For today’s Weekend World-Changer Homework, I’m going to use a word that’s pretty laden with implications. Stick with me, though; you know I can’t resist erring on the side of using too many words to explain myself, and I promise that this one’s no different.
This weekend, for your Weekend World-Changer Homework, I want you to pray.
That’s right: pray.
Now here’s where I might make some friends, and here’s where I might lose some readers, and it’s ok either way: I do not care, even one little bit, to whom you are praying; nor do I care, not even one little bit, whether there’s a “whom” at all. I don’t care if you call it “praying” or “meditating” or “wishing on a wishing well” or “talking to myself while the dog gives me confused looks”. I don’t care if you do it out loud or silently or if you write it down on a piece of paper or in a blog. I don’t care if there’s a ritual involved, or a sacred space, or if it’s just you and some intentions in the middle of the grocery store aisle; I don’t care if you use a set script or just wing it. I don’t care if you pray for yourself or pray for someone else; I don’t care what you pray for; I don’t care what you pray about; I don’t care if it’s big and cosmic (think “world peace”) or small and trivial (think “please help the team win this weekend”).
At the very core of it, it’s all the same: it’s an act where you sit down (or stand, or kneel, or whatever works best for you), crystallize your desires and needs and hopes and fears, and push ’em out into the universe, trusting that someone, somewhere (and remember, “you yourself, in your living room” totally counts as “someone, somewhere”) is going to handle them. It makes you think all the way through what it is that you really want, and that act alone can point you toward the correct path for achieving whatever your deepest desires really are. You can call it “divine inspiration” or “divine intervention” or “my Eureka moment”; all paths toward the Truth are equally valid, in my opinion.
And prayer (I’m going to keep using that word as a sort of shorthand; feel free to substitute whatever verb in your world is most appropriate–we’re just aiming for “focusing your intent, and then being open to follow whatever guidance/inspiration/lightbulb moment you receive/hear/notice/experience as a result”) does a magnificent job of resetting your internal thought processes. If you are praying for peace, really focusing on it, do you not find yourself in a more peaceful place, kinda by default? If you’re praying for strength, your inner armies start amassing themselves, simply because that’s where your mind and heart are looking. If you’re praying for willpower to avoid eating that cookie, then voila!–you’re too busy praying to eat the cookie, and your wish is granted. Easy-peasy.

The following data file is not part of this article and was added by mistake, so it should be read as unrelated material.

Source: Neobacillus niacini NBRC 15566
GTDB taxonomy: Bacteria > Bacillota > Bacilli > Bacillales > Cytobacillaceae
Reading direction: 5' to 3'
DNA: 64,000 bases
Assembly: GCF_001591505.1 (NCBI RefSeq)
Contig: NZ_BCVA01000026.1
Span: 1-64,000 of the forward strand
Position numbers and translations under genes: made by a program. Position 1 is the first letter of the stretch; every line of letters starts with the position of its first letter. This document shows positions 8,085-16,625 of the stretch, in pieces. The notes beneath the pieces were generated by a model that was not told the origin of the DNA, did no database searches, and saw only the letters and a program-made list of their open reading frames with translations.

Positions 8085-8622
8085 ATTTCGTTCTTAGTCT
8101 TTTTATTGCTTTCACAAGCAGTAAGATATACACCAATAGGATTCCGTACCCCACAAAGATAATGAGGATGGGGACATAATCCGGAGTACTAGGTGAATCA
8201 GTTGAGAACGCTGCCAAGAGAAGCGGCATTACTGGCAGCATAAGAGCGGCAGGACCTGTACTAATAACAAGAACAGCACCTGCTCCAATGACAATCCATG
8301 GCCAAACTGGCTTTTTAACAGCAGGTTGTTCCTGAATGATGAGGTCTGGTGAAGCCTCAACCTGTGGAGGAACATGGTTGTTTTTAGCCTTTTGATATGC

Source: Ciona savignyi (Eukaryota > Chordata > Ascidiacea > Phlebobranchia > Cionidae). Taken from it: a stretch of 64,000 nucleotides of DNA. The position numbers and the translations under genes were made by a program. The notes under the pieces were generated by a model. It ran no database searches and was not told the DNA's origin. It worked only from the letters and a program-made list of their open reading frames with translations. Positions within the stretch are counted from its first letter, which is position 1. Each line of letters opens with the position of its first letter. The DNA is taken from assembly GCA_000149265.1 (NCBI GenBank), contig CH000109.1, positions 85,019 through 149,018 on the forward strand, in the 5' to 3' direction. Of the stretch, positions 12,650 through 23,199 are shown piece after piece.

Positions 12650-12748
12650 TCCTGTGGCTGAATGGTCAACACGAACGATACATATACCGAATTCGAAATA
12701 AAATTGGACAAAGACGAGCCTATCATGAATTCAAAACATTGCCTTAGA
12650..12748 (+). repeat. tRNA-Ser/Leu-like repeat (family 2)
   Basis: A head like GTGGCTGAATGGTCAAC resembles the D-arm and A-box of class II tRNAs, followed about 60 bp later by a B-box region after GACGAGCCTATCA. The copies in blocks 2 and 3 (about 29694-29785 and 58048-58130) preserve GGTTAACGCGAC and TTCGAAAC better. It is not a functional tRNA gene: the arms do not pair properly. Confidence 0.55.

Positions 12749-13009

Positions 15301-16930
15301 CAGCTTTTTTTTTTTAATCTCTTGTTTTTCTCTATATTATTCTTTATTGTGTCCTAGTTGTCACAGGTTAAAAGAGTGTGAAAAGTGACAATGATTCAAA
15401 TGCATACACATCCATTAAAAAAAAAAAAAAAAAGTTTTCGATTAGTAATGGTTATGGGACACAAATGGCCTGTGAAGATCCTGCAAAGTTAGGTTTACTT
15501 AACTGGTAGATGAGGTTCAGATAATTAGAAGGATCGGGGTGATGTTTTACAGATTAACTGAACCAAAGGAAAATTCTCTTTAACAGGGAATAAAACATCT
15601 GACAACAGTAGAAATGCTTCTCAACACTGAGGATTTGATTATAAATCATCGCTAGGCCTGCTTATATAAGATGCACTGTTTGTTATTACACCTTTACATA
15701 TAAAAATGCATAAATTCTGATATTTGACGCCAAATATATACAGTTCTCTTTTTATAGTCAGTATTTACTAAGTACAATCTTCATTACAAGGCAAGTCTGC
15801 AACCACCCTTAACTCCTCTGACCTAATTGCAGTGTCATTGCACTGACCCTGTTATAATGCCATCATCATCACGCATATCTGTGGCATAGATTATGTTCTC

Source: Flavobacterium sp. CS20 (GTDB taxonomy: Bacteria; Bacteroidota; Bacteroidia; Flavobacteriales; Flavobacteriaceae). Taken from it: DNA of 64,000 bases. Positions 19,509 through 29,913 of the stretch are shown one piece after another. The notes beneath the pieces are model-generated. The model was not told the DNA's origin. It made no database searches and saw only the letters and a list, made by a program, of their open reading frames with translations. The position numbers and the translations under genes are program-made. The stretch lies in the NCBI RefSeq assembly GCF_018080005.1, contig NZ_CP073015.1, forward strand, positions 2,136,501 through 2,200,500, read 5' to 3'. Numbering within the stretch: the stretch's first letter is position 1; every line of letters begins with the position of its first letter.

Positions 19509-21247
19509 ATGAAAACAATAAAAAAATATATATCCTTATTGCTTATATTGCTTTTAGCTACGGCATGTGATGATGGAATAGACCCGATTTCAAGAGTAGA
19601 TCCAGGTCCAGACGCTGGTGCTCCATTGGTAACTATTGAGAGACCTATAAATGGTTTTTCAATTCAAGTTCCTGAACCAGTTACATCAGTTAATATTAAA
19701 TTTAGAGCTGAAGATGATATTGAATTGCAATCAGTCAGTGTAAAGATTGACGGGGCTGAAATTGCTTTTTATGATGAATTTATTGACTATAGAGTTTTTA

Now, the downside of this plan is that we have to be open to the possibility that our prayer will get a “No” or a “Not right now” answer, or a “Yes” but in a flavor you’re not expecting. When Dad was in the hospital, for example, dozens of people prayed more or less constantly for his full and speedy recovery, and we lost him anyway; but in retrospect, the man had fought heart disease and strokes for 25 years, and there comes a point when you have to acknowledge that it’s just mean to pray for him to keep living in pain simply because you don’t want to say goodbye yet. So all the folks who were praying for him to “get well soon” got a pretty definite “No” response; but in a certain way, all the prayers for him to “get out of the hospital soon” or “get to go home soon” got a “Yes” answer–just not in the way we all had in mind at the time. And that’s ok too; part of praying is trusting that the answer you receive will be the most appropriate one, whether you can see that at the time or not.
So give it a test-drive. They say that prayer changes things, and really, now is as good a time as any to put that to the test. Think about what you really need, at the very core of your being, and ask for it.
You never know: the Universe might have more blessings in store for you than you can even imagine…and you only have to ask.